Zen Meditation
Zen Meditation
Kodo Sawaki Zazen

The focus on concentration also corresponds to the technique used in yogic meditation, where we use stable concentration as the basis for reaching deeper states of consciousness.

Alignment in Zen meditation

“Zen Mind is beginners mind.”

 Shunryū Suzuki


The development of the Zen meditator is therefore also examined in a personal conversation with the Zen master. We are also familiar with this ritual from yoga and it makes even more sense in Zen meditation because the reduced and simple method provides hardly any mental tools for meditation. The function of a kōan is to challenge the student’s entrenched mind again and again. Here, logic and expectations are often broken in order to bring the student further along the path to enlightenment. The Kōans also have a variety of different traditional texts.

“A monk asked Tozan: ‘What is Buddha?’ Tozan replied: Masagin (麻三斤 – three pounds of flax).”

18. Kōan des Mumonkan

Garden, walking, tea and ritual

Typical elements are the Zen garden, which on the one hand is based on a tradition with rules and on the other hand respects the chaotic structure of nature. In addition, there is the famous tea ceremony, which is intended to increase the attentiveness of those present. Ritual walking is also used between the meditation sessions. We walk extremely slowly here to keep our attention while walking. Here, as in yoga and Buddhism, rituals are an essential part of meditation practice.

Instructions for a Zen meditation session

  • Before you start, it is important to find a quiet and undisturbed place where you can meditate. Choose a place that does not overstimulate your senses and where you feel comfortable. You are welcome to reduce the surroundings to the bare minimum of furniture in keeping with tradition.
  • The sitting posture is a central component. Sit on a comfortable cushion or meditation bench and find an upright and stable position. Cross your legs and place your hands on your lap in a relaxed position.
  • Zen meditation is all about calming the mind and focusing it on the present moment. Start by closing your eyes and paying attention to your breath. Breathe in and out slowly and deeply. Let your thoughts come and go without following them. This meditation is primarily a passive form of meditation. We adopt the attitude of absolute observation of all processes. It is helpful if you already have a good level of concentration to prevent the mind from carrying you away with its thoughts. If you feel lost due to an excess of impressions, anchor yourself in the breath at the tip of your nose.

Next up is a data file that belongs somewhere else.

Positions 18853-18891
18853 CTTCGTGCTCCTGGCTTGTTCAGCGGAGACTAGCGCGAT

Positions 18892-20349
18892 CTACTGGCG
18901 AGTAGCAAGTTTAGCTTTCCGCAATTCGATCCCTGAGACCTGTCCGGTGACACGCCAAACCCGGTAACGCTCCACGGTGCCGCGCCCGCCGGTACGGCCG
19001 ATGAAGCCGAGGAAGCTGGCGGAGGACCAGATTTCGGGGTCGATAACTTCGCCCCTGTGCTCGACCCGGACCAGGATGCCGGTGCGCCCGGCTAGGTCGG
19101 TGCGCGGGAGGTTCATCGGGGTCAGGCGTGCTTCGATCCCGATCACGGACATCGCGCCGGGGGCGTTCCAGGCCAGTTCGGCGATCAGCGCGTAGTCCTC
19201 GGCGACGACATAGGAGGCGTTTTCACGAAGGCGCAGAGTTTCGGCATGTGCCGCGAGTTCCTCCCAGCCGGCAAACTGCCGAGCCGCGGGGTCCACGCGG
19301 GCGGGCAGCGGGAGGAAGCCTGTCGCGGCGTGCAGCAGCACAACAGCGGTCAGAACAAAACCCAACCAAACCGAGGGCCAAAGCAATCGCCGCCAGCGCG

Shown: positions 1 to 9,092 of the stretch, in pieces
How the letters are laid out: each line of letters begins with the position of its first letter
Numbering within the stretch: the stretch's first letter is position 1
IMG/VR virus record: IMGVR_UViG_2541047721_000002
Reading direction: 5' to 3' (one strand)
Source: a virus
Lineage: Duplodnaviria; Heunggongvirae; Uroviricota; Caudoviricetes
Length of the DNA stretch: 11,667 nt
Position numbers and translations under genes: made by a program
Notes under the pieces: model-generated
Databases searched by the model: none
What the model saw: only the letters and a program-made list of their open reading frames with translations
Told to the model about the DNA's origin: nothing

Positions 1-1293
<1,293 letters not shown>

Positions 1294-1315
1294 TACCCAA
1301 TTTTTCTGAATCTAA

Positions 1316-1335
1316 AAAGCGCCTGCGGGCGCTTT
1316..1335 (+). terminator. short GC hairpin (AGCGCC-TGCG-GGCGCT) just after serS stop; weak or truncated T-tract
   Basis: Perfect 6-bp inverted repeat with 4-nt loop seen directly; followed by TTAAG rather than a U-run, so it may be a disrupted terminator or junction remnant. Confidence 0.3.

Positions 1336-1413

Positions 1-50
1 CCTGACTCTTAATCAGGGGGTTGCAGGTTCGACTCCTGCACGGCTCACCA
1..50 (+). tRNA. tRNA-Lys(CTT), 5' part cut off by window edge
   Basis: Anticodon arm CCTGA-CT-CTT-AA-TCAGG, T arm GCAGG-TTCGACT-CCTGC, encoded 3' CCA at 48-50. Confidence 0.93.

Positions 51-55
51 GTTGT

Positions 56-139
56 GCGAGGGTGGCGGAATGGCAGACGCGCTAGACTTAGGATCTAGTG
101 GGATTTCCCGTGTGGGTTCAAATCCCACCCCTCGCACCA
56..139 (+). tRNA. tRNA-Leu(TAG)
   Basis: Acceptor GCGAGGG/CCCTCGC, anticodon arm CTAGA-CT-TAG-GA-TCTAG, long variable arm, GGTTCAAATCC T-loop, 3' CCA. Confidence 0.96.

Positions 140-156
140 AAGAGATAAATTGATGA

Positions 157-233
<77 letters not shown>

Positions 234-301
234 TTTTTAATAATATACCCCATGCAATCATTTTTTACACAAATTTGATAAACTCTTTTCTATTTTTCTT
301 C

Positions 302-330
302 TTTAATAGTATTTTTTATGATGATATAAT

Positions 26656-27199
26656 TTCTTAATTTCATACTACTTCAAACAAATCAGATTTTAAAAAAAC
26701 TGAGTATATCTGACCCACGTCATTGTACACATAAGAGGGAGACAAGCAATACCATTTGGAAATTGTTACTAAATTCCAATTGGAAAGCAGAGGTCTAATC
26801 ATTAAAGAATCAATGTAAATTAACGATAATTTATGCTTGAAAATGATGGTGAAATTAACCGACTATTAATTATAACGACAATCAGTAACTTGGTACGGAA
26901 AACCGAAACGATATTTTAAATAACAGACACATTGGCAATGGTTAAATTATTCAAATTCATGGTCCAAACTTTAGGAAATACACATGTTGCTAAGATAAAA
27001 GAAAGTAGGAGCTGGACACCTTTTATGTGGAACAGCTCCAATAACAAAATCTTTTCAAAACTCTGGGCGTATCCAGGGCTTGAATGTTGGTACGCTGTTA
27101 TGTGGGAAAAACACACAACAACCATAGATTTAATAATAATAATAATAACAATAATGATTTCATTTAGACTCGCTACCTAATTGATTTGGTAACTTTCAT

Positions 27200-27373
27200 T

• In meditation we want to move from the gross to the subtle. When we find ourselves in focus, we should endeavor to expand our consciousness to become clearer and more attentive.
  • Deepen your meditation by focusing on the stillness within you and around you. Enjoy the moment of pure being, in which you play no role, have no expectations and simply exist. You are taking a vacation from yourself, so to speak. Stay in this silence for a few minutes and feel the peace and clarity that arise from it.
  • You can also stand up in between to walk slowly and focused through the room. Meditative walking is a component of meditation alongside rituals such as drinking tea or kōans. The inner posture is maintained when we rise from the seat. If you are a beginner and not attached to any tradition, you are welcome to stand up during meditation and perform simple actions in an attempt to maintain the inner meditative posture. Then return to your seat and continue seamlessly.
  • Open your eyes when you feel like it and take your time to find your way back. Feel the peace and clarity that you experienced during the meditation and take it with you into your everyday life.

Integrating Zen meditation into everyday life

Zen meditation is not just limited to the time you spend in the meditation room. It can also be integrated into your everyday life to develop more mindfulness and serenity. Pay attention to your breathing and posture as you carry out everyday tasks. There is often a Zen center in your city.